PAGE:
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Money Planners Can Help You Take Control of Your Finances

This article was written by in Personal Finance, Reviews. 4 comments.

Having ready many books about personal finance and money management over the last decade, I recognize most new books as offering nothing particularly new to readers. Some of the world’s favorite money gurus rehash the same ideas repeatedly, some on a predictable yearly release schedule, and these books become best-sellers due to the names attached. There have been some notable exceptions to the endless supply of old ideas, and I try to recognize them when I can.

There is a reason for repetition, though. Here are a few:

  • You might have missed “Get Out of Debt 2012” because you weren’t thinking about money at the time, but “Get Out of Debt 2013” was released at the perfect time for you.
  • “Wealthy Dad, Middle-Class Dad” might not have been a book that caught your attention, but “Wealthy Sister, Middle-Class Sister” was recommended by your favorite talk show host.

Kimberly Palmer's Money PlannerKimberly Palmer, the author of Generation Earn: The Young Professional’s Guide to Spending, Investing, and Giving Back, has decided to take a different approach with her latest project. Kimberly has been a guest on the Consumerism Commentary Podcasttwice — and she also writes for U.S. News and World Report.

The author has created a series of workbooks, meant to appeal to those of us who are more creative, designed to help guide participants through the financial aspects of life. The workbook approach transforms readers into participants, and if the workbooks are engaging, they can be much more effective in someone’s life than just reading a book.

Normally, I’m not a fan of worksheets. These are great learning tools for elementary school students, and any time I’m asked to complete an assignment like that, I begin to think that the author is treating readers like children. As I’ve discovered by maintaining this website since 2003, writing things down works to change your life. Once you complete a worksheet that asks you to write down your financial goal for the year, that goes becomes real. It adds a level of commitment. While there are no consequences for missing your goal other than self-reprimand, writing things down can add motivation.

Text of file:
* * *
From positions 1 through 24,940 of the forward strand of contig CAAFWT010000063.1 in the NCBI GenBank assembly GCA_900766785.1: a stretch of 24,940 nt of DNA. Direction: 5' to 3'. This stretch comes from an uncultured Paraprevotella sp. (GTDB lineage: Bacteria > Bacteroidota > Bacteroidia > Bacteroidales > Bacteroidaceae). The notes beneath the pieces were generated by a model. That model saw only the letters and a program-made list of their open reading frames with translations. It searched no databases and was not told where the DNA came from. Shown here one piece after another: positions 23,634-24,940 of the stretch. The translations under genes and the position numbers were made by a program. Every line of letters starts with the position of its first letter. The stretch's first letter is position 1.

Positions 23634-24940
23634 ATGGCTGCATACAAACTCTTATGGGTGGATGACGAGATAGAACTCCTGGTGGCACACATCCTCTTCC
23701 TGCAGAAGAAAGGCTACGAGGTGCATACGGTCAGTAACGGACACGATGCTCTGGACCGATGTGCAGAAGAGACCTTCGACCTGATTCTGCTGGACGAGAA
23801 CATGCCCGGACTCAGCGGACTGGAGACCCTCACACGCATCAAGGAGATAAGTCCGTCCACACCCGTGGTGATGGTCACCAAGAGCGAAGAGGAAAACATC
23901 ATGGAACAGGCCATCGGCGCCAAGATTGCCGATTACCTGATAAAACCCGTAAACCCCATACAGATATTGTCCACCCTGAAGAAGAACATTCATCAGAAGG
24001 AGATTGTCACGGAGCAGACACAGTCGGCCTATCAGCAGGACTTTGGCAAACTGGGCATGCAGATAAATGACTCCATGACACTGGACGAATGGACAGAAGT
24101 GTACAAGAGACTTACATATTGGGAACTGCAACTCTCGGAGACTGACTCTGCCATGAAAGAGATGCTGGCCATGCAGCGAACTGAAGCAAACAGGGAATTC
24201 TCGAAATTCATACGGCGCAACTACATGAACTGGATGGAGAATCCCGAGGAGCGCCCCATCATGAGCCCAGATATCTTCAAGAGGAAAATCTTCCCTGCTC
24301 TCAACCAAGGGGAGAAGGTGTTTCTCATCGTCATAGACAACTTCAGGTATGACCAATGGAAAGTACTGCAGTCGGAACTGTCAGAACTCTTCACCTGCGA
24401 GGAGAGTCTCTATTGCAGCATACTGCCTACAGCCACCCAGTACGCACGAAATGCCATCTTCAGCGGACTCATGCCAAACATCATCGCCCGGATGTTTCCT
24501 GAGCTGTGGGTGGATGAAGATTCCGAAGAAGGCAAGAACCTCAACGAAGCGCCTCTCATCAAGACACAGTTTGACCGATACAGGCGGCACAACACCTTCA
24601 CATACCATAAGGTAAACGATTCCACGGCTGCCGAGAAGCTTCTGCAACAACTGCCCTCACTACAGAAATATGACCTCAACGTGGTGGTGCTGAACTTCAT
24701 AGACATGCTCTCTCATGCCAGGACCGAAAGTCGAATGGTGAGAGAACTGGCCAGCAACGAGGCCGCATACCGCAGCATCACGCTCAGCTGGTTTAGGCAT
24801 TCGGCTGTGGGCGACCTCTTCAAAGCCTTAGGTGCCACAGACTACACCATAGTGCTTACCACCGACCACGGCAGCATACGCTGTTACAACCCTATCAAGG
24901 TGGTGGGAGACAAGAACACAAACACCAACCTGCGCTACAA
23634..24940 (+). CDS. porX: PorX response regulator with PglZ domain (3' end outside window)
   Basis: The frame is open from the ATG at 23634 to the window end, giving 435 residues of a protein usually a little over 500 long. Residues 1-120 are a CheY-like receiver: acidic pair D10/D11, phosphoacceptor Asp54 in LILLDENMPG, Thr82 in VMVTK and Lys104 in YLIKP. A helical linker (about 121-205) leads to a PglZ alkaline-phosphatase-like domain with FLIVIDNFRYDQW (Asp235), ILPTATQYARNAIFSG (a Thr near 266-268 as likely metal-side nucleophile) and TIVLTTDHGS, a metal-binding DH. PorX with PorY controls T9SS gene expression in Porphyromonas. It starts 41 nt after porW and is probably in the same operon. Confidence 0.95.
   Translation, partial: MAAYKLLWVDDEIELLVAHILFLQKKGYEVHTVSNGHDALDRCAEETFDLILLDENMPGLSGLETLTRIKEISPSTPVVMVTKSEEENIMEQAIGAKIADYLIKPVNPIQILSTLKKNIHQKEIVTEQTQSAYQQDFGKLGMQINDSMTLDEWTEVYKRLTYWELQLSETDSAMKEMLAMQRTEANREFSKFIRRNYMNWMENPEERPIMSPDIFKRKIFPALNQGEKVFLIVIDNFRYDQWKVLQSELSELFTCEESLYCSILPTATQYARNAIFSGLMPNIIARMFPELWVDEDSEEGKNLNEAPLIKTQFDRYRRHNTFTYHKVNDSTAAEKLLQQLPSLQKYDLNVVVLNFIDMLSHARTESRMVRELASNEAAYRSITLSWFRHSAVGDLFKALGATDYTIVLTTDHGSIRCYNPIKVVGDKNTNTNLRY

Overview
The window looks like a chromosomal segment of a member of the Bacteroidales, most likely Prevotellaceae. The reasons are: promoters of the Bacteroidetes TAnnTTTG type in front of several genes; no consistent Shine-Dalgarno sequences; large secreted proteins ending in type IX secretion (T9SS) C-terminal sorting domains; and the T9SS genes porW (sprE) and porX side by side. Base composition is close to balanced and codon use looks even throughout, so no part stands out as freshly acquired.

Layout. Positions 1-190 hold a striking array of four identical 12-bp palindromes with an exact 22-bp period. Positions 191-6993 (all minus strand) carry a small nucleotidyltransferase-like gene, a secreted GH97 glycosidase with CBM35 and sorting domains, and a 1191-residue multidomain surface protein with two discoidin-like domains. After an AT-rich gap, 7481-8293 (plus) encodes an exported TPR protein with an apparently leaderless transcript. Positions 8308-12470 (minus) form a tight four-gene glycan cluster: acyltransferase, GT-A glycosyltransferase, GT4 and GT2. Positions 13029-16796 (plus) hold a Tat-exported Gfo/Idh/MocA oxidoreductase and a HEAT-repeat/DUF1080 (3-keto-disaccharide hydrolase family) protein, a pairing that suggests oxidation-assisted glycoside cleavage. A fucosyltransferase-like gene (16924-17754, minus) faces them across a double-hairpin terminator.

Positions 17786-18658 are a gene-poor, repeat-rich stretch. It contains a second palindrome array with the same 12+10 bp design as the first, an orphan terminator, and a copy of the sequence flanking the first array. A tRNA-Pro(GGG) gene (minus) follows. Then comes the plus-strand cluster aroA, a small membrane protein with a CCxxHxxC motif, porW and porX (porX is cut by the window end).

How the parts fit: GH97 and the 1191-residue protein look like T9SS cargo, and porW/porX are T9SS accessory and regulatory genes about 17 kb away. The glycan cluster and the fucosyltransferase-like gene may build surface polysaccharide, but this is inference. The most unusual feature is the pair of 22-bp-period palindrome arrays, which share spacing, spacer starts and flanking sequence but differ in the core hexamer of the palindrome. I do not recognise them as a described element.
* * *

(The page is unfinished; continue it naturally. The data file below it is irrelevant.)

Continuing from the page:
Kimberly Palmer is offering several self-published money planners on Etsy.

  • The Money Planner is designed as a companion workbook for Generation Earn. The activities match the book’s chapters.
  • The 2012 Money Planner breaks down the coming year by month, with tasks appropriate for the time of the year.
  • The Debt-Free Planner focuses on the one specific task of eliminating debt.
  • The Baby Planner helps expecting families get ready for the new financial responsibilities of having kids.

Kimberly Palmer's Money Planner, Page 1The first three planners are also available as a bundle.

To get an idea of whether these planners are right for you, I’ve included the first page of the Money Planner. Kimberly indicates the creative and visual approach will appeal more to right-brainers like herself. Whether your mind is ruled by the logical or creative aspects of thought, anything that inspires you to take action will help improve your finances.

The key to success is maintaining your motivation over a long period of time, and workbooks can inspire success more than typical books. In the end, however, success depends on a family’s or individual’s ability to maintain focus and motivation.

If you’re interested in one or more of Kimberly Palmer’s Money Planners, visit the author’s Etsy shop.

Published or updated December 28, 2011.

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About the author

Luke Landes is the founder of Consumerism Commentary. He has been blogging and writing for the internet since 1995 and has been building online communities since 1991. Find out more about Luke Landes and follow him on Twitter. View all articles by .

{ 4 comments… read them below or add one }

avatar 1 shellye

While I’m more of a fan of categorizing expenses in my online banking profiles than writing them in a journal, I think these will be appeal to Gen Y and Millenials. Also nice to see Etsy expanding its horizons to include self-published books in their offerings.

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avatar 2 Ceecee

I agree, a lot of stuff is rehash. I read as much as I can about personal finance, and every once in awhile I find out something that I’ve completely missed. And things are changing fast, as well.

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avatar 3 Anonymous

I agree, much of it is just another rehashing. But when you really think about it, are there any new “rules” when it comes to personal finance? No, there are none. Those of us who are successfully managing our money follow the same basic rote rules which get us to our goals.

Those that don’t find the new stuff exciting and “new”. I also suspect that it’s a matter of how the content is presented along with the “personality” and brand behind the book itself. Succeed in both and you have a best seller!

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avatar 4 Anonymous

This is awesome! What’s better is that it’s what I do :) It’s so great to see other amazing professionals out there really trying to get people better at planning – the sames ones who are missing all those good reads too. See this is proof to people out there that there are professionals able to help out that aren’t connected to a broker dealer or credit counseling agency. This post kind of pumped me up and me a little more excited about my own practice going into the New Year!

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